History: 1000BC to AD 568

The Invention of Venice

Lagoon

Long before anyone ever dreamed of gondolas or plates of liver and onions, an Indo-European people called the Venetii (or Henetii, or Enetii) occupied most of northeast Italy. They probably came from Illyria or Asia Minor about 1000 BC, a trading nation, who also produced very good wine. Rome gradually developed colonies in their territory, and the Venetii settled in comfortably as Roman provincials in the 2nd century BC.

Roman Venetia, with its wealthy cities – Aquileia, Padua, Verona and Altinum – was one of the favoured corners of Italy. Many of the islands of the Lagoon were already inhabited; besides fishing, salt-pans furnished the most important element of the coastal economy. Several busy Roman roads passed through Venetia on their way across the mountains to Illyria or Pannonia, convenient for trade – and also, as Rome decayed, for invaders.

Alaric the Goth began the troubles, sacking Aquileia in 401. Attila the Hun repeated the performance in 452: the Scourge of God, and a figure who has passed into legend in the Venetian chronicles. His destruction of Aquileia, one of the greatest cities of the Empire, started the first flight of population into the lagoons.

Apparently, it was no picturesque flight of woebegone refugees – rather a planned migration, a refounding of cities that had no chance of survival on the mainland. The first generations brought their furniture, and later returned to the old towns to bring back stone for new buildings. Small communities grew up around the lagoons: the Aquileians settled mostly in Grado, the Altinese on Torcello mainly, as well as Burano. The Paduans sent a colony to the island of Rivo Alto – Rialto, the centre of the Venice that was to be, traditionally founded on 25 March, in the year 425.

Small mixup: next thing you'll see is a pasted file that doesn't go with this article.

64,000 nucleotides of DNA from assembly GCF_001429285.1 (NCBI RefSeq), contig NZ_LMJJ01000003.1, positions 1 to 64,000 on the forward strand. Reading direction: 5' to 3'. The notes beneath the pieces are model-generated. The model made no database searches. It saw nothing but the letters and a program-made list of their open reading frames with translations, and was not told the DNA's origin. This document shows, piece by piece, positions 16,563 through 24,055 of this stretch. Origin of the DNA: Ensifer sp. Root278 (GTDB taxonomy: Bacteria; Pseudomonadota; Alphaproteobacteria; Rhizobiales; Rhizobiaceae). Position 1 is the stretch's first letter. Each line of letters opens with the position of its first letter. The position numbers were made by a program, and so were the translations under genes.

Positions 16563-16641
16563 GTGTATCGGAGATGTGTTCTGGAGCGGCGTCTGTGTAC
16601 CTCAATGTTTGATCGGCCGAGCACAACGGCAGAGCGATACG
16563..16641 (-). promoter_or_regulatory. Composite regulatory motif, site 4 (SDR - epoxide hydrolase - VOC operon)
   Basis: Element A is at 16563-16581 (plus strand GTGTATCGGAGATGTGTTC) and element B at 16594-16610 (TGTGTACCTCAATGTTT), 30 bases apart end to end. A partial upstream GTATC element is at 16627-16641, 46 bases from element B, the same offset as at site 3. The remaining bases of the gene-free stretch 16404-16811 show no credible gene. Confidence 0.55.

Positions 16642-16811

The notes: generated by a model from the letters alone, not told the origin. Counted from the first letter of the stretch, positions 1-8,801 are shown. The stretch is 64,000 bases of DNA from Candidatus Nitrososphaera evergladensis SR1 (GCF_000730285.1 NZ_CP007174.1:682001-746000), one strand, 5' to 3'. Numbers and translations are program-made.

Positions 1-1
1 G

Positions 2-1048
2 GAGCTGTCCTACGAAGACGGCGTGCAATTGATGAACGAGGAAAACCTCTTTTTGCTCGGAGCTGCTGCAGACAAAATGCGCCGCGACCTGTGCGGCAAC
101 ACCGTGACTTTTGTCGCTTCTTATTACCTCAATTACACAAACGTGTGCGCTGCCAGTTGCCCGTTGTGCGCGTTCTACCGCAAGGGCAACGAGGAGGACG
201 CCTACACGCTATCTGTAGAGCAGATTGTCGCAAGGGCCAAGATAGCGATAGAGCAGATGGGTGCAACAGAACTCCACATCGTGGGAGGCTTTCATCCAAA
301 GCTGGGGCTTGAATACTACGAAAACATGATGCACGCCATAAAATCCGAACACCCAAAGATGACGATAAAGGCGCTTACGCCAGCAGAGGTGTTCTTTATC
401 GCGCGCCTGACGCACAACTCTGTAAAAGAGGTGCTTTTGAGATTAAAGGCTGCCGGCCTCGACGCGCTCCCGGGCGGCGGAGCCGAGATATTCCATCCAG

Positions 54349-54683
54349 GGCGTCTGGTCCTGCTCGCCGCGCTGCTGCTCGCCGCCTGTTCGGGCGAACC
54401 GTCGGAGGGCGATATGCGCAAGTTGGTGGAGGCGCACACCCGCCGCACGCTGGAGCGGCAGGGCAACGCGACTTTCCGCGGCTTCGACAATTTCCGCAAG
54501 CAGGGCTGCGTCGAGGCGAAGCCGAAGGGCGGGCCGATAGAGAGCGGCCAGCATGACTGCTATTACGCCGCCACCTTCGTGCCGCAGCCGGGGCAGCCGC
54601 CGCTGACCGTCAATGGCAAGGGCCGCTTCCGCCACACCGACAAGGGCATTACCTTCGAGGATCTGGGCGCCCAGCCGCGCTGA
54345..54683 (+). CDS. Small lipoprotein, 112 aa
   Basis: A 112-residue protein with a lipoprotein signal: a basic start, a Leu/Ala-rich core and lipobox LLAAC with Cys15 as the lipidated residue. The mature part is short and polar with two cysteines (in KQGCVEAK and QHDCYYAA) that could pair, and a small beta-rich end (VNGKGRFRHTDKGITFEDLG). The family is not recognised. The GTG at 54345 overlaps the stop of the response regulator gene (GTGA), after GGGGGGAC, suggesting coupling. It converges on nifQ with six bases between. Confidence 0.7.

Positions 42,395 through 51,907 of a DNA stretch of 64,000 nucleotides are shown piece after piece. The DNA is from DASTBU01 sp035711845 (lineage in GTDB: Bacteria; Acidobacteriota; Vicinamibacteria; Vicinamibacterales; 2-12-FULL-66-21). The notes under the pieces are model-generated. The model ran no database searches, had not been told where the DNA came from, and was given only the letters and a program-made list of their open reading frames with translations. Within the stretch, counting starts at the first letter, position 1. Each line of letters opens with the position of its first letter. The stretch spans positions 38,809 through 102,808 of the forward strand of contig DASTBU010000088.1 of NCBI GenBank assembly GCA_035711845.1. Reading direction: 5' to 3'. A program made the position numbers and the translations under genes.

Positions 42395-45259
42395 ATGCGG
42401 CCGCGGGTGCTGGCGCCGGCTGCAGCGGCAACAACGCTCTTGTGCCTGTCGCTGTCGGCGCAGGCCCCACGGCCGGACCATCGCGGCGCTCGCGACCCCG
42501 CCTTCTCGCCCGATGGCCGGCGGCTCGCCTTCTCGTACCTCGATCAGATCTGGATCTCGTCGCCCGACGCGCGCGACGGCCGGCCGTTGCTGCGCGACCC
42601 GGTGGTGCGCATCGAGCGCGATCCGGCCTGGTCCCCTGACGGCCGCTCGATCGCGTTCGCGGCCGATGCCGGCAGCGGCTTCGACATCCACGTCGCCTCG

Everyone needs salt, even during the fall of empires. And the new settlements had a near monopoly on it, enough to support them through the worst troubles. With trade disrupted, they had to fall back on their own resources to ship it and to protect the ships: right from the start, necessity led them to their first steps in their ordained vocation, as a commercial nation and a naval power.

Necessity also taught them to work together. As early as 466, the 12 lagoon settlements were electing their own tribunes to coordinate common actions and policy. Already in the 500s, both the Gothic kings and the eastern emperors had to treat them with kid gloves: sovereignty over them could be pretended but not easily enforced.

In the Greek-Gothic Wars (535-54), so destructive for the rest of Italy, the Venetians fortuitously chose the winning side. Their fleet aided the Byzantines in taking the Gothic capital, Ravenna, and in return they received their first trading privileges in the East. In gratitude for Venetian aid, Narses the Eunuch, Justinian’s victorious general, built a church to St Theodore where St Mark’s stands today.

More importantly, Narses invited the Lombards over the Alps to assist in his campaigns as mercenaries. These most unpleasant of all Teutonic barbarians soon overran an impoverished and exhausted Italy, and delivered the coup de grâce to the surviving cities of the Venetian mainland. Another, still larger, wave of refugees fled to the Lagoon. In these darkest of times it was clear that any future lay here.

Next...Venice in the Dark Ages.

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